When President Obama announced the final Clean Power Plan last August, the public only had a few detailed model runs to evaluate the new carbon pollution limits on power plants. Now, a new report out by M.J. Bradley & Associates, with insights and feedback from stakeholders including utility companies, trade associations and NGOs including NRDC, is the first in-depth analysis of a broad range of policy design options under the Clean Power Plan (CPP). The analysis confirms EPA's conclusions with even more data that the CPP is readily achievable and produces benefits that greatly outweigh the modest costs nationally. Because the Clean Power Plan helps cut energy waste, household electricity customers will even save money on their monthly electricity bills. And, there are options for even further reducing CPP costs and boosting benefits, such as trading allowances or credits (ERCs), which leads to significant cost savings and flexibility for both power generators and states.
The report also points to what we view as an important issue: EPA requires that state plans following the mass-based approach that exclusively covers existing power plants prevent "emissions leakage." "Emissions leakage" results from the incentives under a mass-based plan to shift generation and emissions to new fossil-fired plants outside of the program. The analysis found that while EPA is correct to require state plans to mitigate leakage, its proposed approach would only have a minor impact. EPA is taking comment on this, and stakeholders are currently working to offer alternatives that could be more effective.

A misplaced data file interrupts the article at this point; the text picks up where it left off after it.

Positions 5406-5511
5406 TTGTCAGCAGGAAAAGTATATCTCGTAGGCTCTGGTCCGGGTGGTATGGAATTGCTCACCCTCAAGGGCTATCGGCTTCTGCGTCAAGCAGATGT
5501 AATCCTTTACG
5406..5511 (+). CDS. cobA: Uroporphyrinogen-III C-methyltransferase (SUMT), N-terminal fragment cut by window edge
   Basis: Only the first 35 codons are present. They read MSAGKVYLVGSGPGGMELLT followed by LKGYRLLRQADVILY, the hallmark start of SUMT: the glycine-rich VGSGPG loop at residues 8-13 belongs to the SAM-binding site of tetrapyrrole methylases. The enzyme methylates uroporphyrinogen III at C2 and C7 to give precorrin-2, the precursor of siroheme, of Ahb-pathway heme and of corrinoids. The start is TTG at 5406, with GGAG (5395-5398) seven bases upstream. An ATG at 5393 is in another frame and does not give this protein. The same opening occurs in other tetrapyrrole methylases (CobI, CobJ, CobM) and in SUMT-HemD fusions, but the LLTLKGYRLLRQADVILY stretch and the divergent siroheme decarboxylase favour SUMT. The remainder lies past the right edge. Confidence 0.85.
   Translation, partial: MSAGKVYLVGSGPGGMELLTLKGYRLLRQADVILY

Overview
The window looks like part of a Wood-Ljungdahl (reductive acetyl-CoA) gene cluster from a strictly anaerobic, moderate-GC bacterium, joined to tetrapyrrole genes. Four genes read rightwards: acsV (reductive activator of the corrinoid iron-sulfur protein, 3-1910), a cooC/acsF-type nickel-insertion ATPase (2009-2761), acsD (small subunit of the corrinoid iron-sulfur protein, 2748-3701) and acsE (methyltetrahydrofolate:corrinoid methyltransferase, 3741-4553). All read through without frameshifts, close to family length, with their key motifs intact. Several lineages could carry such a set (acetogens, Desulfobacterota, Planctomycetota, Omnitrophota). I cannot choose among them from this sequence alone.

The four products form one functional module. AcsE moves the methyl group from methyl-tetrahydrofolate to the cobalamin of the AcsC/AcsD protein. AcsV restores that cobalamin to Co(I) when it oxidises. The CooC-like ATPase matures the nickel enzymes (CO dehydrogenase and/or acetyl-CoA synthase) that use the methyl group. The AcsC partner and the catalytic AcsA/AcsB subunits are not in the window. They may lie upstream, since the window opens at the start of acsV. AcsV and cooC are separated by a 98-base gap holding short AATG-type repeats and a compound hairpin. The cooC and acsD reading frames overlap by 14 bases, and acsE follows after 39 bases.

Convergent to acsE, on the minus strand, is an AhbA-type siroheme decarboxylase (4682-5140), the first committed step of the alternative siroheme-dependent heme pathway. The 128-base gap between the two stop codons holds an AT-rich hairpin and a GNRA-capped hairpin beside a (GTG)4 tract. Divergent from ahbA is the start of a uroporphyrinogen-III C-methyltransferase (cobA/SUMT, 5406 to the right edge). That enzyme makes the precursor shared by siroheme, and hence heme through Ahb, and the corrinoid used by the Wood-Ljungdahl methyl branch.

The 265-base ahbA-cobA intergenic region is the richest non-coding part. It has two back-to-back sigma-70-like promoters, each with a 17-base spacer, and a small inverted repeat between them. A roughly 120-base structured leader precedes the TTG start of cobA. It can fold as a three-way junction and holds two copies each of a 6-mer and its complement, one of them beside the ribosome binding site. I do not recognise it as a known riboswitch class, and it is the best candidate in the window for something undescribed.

M.J. Bradley studied 16 different scenarios - two reference cases and 14 policy cases with the CPP standards in place. The 14 policy cases examined both mass- and rate-based compliance along with various policy elements (e.g., treatment of new sources, allocation of allowances, and resources eligible to generate ERCs). The charts below refer to these various cases by their shorthand names. A fuller description of each of the cases and the accompanying assumptions appear in the report itself, but for now, this post will focus on the most important takeaways from this study.
On average, households will save on their electricity bills under the Clean Power Plan
U.S. households will also benefit from the Clean Power Plan. In 2030, M.J. Bradley found that they would save between 5 and 20 percent on average on their monthly electricity bills. The level of average savings depends on both the level of energy efficiency achieved and how revenue for the auction of carbon allowances would be used. This is even more reason that energy efficiency should feature strongly in any state implementation plan.
If all states were to achieve a modest level of energy efficiency in their compliance plans, electricity customers would save 8 percent on average on their monthly household electricity bills. With significant energy efficiency savings, customers could more than double their monthly electricity bill savings!